Check out these animals, although you’ll have to look closely. Why? Because they’re invisible! Well ok, maybe not, but they are transparent. Want to know why many of the animals featured below are sea-dwelling creatures? The answer is all about self-preservation. As pointed out by Scientific American’s Sönke Johnsen, “almost all open ocean animals not otherwise protected by teeth, toxins, speed or small size have some degree of invisibility.”
The Glasswinged Butterfly
Greta oto (glasswinged butterfly) is a brush-footed butterfly. The transparency of its wings results from the combination of three properties: first, from the low absorption of the visible light by the material constituting its wings, second, from the low scattering of the light passing through the wings and finally, from the low reflection of the light impinging on the wings surface. Adult glasswings can be found mostly from Central to South America as far south as Chile. They can migrate great distances and have been documented as far north as Mexico and Texas.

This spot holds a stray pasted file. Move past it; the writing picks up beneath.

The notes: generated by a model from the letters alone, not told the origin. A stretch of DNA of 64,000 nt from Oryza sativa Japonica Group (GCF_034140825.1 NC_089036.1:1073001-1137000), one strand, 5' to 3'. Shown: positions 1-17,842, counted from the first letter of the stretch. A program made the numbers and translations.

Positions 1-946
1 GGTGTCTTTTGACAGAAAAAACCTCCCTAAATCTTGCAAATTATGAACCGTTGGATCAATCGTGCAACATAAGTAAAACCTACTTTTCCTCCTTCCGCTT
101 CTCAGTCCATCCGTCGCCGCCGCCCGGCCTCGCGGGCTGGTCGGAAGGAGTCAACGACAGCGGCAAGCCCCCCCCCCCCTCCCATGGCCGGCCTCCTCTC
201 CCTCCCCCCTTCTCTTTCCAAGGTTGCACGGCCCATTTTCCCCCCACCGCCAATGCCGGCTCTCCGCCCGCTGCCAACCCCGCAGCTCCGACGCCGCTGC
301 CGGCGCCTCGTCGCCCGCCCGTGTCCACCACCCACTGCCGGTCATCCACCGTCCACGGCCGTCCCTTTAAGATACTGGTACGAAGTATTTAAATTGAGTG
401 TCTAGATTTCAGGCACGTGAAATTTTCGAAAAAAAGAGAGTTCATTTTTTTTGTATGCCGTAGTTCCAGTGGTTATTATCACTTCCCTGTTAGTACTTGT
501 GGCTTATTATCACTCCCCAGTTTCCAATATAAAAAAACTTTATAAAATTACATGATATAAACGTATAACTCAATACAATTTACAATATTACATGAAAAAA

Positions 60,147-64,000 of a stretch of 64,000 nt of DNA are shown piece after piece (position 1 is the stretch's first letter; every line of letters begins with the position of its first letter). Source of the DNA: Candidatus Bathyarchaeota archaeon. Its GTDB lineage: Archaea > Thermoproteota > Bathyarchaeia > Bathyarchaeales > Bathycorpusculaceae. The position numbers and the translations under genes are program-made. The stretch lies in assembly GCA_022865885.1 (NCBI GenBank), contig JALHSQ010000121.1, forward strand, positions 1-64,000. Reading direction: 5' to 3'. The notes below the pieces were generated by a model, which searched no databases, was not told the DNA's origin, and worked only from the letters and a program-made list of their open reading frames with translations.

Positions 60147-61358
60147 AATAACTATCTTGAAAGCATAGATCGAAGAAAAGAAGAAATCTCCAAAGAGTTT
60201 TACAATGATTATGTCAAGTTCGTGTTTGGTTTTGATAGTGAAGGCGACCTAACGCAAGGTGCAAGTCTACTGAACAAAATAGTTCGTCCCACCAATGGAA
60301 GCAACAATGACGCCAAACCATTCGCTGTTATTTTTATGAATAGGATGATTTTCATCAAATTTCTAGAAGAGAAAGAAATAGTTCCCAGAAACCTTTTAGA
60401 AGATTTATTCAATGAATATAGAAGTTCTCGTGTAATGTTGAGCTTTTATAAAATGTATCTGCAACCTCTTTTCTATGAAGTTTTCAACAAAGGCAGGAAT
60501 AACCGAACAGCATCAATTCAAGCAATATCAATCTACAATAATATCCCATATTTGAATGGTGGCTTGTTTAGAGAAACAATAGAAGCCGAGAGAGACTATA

Transparent Juvenile Surgeonfish
This transparent fish is a juvenile Surgeonfish. They’re found in a wide range of waters including those around New Zealand. Believe it or not, it’s the same species of fish as Dory from Finding Nemo/Dory! They can grow up to 30cm (12 inches) long and are popular aquarium fish.